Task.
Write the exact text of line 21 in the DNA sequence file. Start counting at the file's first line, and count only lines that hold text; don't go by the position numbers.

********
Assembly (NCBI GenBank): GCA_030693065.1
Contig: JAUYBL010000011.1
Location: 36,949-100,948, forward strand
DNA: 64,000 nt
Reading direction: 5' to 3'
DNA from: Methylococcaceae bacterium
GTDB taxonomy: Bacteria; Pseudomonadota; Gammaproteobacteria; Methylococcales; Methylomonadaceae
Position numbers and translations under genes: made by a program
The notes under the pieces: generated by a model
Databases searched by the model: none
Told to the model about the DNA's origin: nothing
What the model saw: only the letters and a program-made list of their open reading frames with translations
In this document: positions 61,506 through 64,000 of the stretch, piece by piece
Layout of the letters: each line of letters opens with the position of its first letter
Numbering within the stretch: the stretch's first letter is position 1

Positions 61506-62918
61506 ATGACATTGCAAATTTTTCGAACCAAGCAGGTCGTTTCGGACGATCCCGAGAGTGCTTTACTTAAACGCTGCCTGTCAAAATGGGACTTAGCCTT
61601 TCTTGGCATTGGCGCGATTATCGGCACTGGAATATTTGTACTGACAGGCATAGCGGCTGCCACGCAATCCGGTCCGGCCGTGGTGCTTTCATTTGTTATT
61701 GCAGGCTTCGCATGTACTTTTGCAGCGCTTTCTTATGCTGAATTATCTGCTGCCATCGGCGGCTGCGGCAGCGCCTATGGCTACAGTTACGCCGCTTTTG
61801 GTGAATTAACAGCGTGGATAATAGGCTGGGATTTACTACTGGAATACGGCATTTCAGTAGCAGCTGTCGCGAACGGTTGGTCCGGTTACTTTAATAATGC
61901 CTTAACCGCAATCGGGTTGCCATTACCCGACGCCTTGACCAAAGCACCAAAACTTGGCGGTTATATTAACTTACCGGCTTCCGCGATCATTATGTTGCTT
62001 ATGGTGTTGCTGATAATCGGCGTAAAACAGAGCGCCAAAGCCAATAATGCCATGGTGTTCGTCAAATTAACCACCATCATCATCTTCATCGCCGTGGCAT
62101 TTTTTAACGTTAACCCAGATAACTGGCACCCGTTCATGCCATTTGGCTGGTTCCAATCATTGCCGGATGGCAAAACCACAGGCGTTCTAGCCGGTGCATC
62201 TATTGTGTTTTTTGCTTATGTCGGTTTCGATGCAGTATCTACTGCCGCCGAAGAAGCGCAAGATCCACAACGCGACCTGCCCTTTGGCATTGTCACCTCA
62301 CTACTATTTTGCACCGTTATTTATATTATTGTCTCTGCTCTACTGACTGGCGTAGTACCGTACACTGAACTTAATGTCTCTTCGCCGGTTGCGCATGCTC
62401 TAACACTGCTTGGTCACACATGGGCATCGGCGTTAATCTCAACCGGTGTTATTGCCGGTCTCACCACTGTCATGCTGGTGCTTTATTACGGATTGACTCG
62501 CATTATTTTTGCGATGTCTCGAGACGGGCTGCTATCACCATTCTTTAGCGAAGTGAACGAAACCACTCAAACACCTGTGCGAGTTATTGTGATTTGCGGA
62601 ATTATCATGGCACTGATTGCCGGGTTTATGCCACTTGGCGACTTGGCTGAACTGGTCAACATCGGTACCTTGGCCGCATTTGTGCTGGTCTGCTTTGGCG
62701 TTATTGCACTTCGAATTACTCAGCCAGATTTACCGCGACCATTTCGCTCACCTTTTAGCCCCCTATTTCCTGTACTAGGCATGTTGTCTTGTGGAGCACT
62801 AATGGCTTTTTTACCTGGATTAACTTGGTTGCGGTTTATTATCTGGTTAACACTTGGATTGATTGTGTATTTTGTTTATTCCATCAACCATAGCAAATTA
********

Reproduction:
61901 CTTAACCGCAATCGGGTTGCCATTACCCGACGCCTTGACCAAAGCACCAAAACTTGGCGGTTATATTAACTTACCGGCTTCCGCGATCATTATGTTGCTT